Nashville’s NewsChannel 5 WTVF-TV (CBS) features Crye-Leike, REALTORS in its report on the drop in people taking the state exam to become licensed Realtors.

NASHVILLE, Tenn.- Selling real estate conjures up images of fancy cars, lots of money, and short work hours. Of course, that’s not always a reality, especially during this slow real estate market.  Across the mid-state, a lot of people are re-thinking a real estate career.


Some people are leaving the business. Others are becoming inactive agents until things pick up.  But others feel it’s the perfect time to get into a business that only pays when they sell.


“Got a closing coming up next month.  Had a couple of transactions recently.  Could be better, could be a lot worse,” said Pat Edwards.


Edwards graduated from real estate college three months ago. He’s one of the many real estate agents who see this as the perfect time to enter an industry where sales are slow everywhere.


“If you stay focused and positive and keep going at it, the sky’s the limit,” said Edwards.


Local real estate leaders say positive attitudes and proper training get agents like Pat through the tough times.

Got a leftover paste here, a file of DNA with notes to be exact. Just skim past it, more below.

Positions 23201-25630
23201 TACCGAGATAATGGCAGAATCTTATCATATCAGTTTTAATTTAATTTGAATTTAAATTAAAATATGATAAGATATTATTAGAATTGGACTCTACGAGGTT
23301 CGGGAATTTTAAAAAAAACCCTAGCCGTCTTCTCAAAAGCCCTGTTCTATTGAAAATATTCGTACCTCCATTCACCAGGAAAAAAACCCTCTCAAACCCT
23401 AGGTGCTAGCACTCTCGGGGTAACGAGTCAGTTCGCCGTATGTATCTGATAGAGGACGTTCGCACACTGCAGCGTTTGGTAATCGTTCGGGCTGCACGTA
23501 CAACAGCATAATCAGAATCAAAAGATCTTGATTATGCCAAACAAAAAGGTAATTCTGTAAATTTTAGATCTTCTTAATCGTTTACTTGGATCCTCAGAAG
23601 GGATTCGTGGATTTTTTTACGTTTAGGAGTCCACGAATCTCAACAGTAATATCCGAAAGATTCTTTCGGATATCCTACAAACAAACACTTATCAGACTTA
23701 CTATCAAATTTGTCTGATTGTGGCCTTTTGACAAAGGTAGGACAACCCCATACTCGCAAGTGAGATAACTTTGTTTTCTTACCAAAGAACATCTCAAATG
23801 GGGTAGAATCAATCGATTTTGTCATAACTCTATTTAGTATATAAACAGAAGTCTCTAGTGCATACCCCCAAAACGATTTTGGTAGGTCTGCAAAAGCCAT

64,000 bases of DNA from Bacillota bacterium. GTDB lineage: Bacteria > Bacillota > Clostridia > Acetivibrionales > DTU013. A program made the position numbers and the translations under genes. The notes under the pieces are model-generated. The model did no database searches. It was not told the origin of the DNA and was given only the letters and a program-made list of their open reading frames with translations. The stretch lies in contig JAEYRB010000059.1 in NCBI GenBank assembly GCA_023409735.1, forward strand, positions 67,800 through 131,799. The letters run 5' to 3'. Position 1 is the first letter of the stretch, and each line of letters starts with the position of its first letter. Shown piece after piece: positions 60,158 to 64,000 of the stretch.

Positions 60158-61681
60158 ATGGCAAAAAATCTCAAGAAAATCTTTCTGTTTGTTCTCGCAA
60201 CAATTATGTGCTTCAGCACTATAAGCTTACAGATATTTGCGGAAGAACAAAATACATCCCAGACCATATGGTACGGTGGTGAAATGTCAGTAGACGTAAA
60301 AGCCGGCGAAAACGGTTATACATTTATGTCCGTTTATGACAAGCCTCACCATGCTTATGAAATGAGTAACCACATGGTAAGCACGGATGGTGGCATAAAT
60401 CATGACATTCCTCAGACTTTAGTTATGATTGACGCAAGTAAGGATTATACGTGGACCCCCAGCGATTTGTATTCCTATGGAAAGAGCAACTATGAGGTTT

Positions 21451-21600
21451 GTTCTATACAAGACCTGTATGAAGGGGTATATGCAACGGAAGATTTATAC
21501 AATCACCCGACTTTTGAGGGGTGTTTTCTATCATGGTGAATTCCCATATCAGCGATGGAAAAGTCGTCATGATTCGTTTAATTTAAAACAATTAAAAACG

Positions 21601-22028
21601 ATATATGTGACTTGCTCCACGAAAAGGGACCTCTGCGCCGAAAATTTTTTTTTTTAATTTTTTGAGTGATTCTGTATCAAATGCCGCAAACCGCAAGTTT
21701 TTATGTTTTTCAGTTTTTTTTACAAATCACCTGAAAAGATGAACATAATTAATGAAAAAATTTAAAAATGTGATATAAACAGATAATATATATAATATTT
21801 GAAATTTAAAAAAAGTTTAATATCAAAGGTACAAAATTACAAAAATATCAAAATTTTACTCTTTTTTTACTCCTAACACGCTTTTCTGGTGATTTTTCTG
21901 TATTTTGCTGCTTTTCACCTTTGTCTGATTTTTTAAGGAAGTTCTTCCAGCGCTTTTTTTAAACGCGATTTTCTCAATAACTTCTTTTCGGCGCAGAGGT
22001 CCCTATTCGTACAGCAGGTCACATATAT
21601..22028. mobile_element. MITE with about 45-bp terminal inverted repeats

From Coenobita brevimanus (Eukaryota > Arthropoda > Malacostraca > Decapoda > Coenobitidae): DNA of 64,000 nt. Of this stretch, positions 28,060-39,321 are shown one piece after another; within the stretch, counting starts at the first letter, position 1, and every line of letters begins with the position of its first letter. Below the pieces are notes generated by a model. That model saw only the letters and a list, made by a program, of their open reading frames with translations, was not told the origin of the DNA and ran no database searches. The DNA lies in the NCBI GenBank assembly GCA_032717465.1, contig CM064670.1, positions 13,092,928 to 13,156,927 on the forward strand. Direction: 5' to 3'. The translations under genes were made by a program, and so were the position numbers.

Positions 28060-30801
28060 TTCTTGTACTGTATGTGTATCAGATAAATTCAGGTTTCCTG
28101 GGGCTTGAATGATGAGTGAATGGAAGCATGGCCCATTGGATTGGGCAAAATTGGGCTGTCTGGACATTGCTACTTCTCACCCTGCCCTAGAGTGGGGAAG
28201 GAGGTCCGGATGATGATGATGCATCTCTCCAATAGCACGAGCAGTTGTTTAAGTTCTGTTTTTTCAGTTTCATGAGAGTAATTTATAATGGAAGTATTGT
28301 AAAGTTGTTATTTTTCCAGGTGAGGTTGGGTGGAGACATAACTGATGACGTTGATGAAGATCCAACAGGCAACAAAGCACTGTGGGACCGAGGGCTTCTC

“It’s off right at 30 percent in Middle Tennessee.  That’s not a good number, it’s a bad number.


“But it’s worse off in other markets,” said Harold Crye of Crye Leike Realtors.


Crye said the negative figures translate to a negative image of selling real estate.  The number of people enrolling in local real estate colleges, like the one Pat attended, is down by 50 percent compared to May 2007.


“The people who get in, stay focused, show up every day and are hard working, they’re making more than some agents who have been around for a long time,” said Crye.


Crye said fewer active agents combined with a large inventory of property for sale can mean more business for agents who know how to close deals.


“Over 65 percent of our people are making more money this year than last year,” said Crye.


Other real estate agents said the real satisfaction in what they do comes with helping clients find the right property. Nashville’s real estate market is slowly bouncing back as summer begins.

Many local realtors believe sales will become very active again after the November elections. The sky is the limit on real estate agent earnings. Crye-Leike Realty reports its average agent with experience earns $45,000 to $50,000 per year.